Reduce VAT or face the law, Traders told!

05/01/2016 11:15

The Consumer Council of Fiji is issuing a stern warning to all traders and service providers who have failed to adjust the price of the goods/services to reflect the new VAT rate of 9 per cent which came into effect last Friday, 1 January 2016.

 The traders/service providers must get their act together and make timely adjustment to the prices otherwise they should be ready to face the full brunt of the law. Government has introduced a penalty of $50,000 upon conviction to a fine of up to $100,000 or 5 years’ imprisonment for those who do not comply with the new VAT rate. So, the choice is theirs – do they want to pocket extra dollar or two or pay a hefty fine of $50,000?

 A snap check by the Council in the Capital City, Lautoka and Labasa has found that some defiant traders/service providers are dillydallying in reducing the prices of the goods and services; what we have seen is that some traders seem to be least bothered about making the change and are acting ignorant when questioned by the consumers.

 Some consumers have also come forward with evidence (receipts) to prove that not all traders have made adjustments to the prices of the goods and services in line with the new VAT rate. We received a number of concerns/queries from shoppers over the weekend about the price change.

 The Council will not be taking this lying down but will be forwarding all the evidences to Fiji Revenue & Customs Authority (FRCA) to undertake an investigation and impose spot fines on these unscrupulous traders who have failed to pass on the 6 per cent VAT reduction to the consumers.

What our findings display is a brutal disregard of business ethics by some traders who are turning a blind eye to the Government’s initiative to assist consumers cope with rising cost of living by reducing VAT and duty on goods and services.

The trend so far has been:

  • Some traders have cunningly adjusted the price of only a handful of items in their stores while charging old price on other items that is not a regular item in household baskets. For example items such as honey, almond, sultana, semolina, and sago. These are just some items which have caught our eyes but we are certain that there are many more products which are still being sold at the old price. A consumer highlighted that the price of Tiffiny Yoghurt sold for $5.95 last year was sold for same price of $5.95 in 2016 without any adjustment.  Items such as lemonade, soft drinks and other household items still carry the old prices.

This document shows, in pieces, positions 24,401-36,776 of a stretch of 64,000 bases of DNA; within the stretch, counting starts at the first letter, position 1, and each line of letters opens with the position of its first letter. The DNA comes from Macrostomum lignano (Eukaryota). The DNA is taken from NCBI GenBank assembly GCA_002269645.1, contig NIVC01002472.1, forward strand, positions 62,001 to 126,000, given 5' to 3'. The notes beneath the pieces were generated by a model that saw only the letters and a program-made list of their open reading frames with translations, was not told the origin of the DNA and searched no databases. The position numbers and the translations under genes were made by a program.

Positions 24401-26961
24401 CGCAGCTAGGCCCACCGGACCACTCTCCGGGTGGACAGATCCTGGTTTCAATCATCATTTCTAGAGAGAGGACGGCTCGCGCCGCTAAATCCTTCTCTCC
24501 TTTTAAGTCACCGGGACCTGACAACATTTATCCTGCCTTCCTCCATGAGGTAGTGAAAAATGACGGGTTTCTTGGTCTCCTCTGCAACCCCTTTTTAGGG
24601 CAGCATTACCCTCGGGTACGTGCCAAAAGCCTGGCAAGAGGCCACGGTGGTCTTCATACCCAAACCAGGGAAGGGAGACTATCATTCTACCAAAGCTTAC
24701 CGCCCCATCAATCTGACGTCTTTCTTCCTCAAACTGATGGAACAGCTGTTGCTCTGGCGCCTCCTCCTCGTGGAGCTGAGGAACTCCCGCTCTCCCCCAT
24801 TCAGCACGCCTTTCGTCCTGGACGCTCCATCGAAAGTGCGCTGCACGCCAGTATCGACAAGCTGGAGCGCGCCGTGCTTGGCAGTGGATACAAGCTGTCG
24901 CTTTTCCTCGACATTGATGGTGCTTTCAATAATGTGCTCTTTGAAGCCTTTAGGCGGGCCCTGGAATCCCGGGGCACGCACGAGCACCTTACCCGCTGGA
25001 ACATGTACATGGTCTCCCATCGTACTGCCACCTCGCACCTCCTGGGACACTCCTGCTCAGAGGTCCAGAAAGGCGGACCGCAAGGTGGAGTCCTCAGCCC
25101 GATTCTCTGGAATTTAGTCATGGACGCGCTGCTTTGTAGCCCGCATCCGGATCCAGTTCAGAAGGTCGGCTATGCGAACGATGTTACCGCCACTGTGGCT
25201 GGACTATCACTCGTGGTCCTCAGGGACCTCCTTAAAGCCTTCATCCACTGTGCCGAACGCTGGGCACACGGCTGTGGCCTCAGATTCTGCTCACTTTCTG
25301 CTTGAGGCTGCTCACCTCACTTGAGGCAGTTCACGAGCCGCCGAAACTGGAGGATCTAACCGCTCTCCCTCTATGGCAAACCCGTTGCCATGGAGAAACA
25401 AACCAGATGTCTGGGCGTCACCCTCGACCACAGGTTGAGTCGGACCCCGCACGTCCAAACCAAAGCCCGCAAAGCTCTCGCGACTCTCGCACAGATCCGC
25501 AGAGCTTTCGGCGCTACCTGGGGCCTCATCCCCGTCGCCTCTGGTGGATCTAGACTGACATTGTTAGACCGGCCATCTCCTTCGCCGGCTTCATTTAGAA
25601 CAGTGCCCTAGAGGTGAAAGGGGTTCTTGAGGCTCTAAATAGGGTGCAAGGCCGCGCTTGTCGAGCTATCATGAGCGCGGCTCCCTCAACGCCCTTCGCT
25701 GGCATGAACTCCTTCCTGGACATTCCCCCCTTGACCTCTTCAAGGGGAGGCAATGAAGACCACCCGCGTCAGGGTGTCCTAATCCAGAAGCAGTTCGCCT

• What is more deplorable is to see that some business have reduced the price of the items with just few cents, which means the full 6% reduction is not passed on to the consumers. This is a mere gimmick used by such dishonest traders/service providers to mislead the consumers. For example a consumer purchased 1 carton of Fiji Premium beer on 2 January 2016 and found that the price was not fully adjusted. The price last November was $60. However, to his dismay, the price was reduced to $58 whereas with a new price should have been $56.87 after VAT reduction.
  • In some cases, the traders have displayed one set of price on the product but when cashing the item, the cash register reads another price with consumers paying more. 
  • There was one instance where a drapery store was found using the VAT reduction as a marketing tool to attract customers with an advertisement, “6 % off on all items” – this is misleading as the 6 per cent drop is not because the trader has decided to reduce the price but it is mandatory to reduce the price by 6% as a result of VAT reduction.  Consumers may demand 6 % off on already adjusted VAT price.

We will not spare any trader or service provider because we now have evidence against some of them who have failed to pass on the VAT reduction, derailing the State-initiative.  The Council is optimistic that FRCA will persecute the perpetrators and fine them.

In the meantime, the Consumer Watchdog is thankful to those consumers who have come forward to lodge their complaints.  In the absence of consumer helpline, consumers can lodge their VAT-related complaint in person or via email or through letter with evidences.